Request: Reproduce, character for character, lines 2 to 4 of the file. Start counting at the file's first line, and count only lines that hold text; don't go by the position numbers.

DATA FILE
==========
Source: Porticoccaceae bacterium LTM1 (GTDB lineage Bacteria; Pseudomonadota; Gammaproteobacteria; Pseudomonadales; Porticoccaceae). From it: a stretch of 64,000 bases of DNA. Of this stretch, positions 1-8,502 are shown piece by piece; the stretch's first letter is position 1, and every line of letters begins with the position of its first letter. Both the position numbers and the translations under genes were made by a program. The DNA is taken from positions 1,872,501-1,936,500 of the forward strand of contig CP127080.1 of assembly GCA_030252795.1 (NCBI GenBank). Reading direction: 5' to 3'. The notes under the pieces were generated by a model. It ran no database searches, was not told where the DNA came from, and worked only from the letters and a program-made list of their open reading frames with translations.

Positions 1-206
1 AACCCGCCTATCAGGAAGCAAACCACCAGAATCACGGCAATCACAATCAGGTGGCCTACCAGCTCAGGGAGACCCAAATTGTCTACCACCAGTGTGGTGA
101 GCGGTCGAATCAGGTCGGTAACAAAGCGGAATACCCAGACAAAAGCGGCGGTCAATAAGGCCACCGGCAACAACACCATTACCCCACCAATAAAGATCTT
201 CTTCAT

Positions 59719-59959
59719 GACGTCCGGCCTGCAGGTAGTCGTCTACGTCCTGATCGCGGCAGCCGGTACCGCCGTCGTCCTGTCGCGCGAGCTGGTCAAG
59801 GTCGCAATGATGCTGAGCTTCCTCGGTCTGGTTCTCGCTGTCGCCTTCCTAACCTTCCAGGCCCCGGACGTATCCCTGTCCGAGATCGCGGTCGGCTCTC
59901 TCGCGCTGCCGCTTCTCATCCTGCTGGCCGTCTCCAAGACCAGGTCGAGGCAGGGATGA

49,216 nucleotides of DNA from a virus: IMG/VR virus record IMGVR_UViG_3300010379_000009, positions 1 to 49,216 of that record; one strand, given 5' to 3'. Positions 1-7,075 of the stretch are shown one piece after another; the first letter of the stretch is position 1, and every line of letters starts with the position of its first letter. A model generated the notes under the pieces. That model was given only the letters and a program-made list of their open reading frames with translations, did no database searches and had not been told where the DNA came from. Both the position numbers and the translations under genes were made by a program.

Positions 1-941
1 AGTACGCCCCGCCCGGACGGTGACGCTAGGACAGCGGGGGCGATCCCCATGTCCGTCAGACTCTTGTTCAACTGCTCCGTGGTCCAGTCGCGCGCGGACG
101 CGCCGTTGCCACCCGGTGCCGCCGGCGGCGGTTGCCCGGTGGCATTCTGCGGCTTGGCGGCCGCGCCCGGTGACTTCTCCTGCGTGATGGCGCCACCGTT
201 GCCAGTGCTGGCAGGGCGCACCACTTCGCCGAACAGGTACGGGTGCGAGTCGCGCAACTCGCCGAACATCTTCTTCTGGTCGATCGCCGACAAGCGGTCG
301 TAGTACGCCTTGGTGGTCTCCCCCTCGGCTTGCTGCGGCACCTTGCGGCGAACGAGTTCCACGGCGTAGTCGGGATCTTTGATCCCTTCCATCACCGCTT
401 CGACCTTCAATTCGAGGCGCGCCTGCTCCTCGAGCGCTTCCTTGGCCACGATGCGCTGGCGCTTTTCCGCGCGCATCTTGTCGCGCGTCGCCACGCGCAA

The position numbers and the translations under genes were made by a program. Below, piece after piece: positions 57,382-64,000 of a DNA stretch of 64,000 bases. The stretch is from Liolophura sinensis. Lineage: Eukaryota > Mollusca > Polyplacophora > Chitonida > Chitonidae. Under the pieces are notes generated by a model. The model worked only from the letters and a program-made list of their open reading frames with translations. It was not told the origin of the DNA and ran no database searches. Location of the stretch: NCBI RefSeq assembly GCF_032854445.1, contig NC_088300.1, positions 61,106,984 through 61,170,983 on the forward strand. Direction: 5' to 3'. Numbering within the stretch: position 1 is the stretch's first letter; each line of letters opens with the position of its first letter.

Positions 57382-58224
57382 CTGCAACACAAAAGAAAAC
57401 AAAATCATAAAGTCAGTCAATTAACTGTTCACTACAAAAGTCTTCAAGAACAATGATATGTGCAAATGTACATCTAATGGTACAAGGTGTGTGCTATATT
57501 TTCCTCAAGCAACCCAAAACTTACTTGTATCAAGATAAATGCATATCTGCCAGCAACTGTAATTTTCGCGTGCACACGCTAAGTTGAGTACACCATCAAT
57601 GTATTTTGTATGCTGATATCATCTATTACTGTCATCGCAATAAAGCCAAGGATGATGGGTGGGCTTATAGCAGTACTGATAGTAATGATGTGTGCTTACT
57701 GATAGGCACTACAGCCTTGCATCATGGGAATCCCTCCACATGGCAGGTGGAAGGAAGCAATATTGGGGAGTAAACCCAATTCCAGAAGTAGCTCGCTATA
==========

Positions 1-206
1 AACCCGCCTATCAGGAAGCAAACCACCAGAATCACGGCAATCACAATCAGGTGGCCTACCAGCTCAGGGAGACCCAAATTGTCTACCACCAGTGTGGTGA
101 GCGGTCGAATCAGGTCGGTAACAAAGCGGAATACCCAGACAAAAGCGGCGGTCAATAAGGCCACCGGCAACAACACCATTACCCCACCAATAAAGATCTT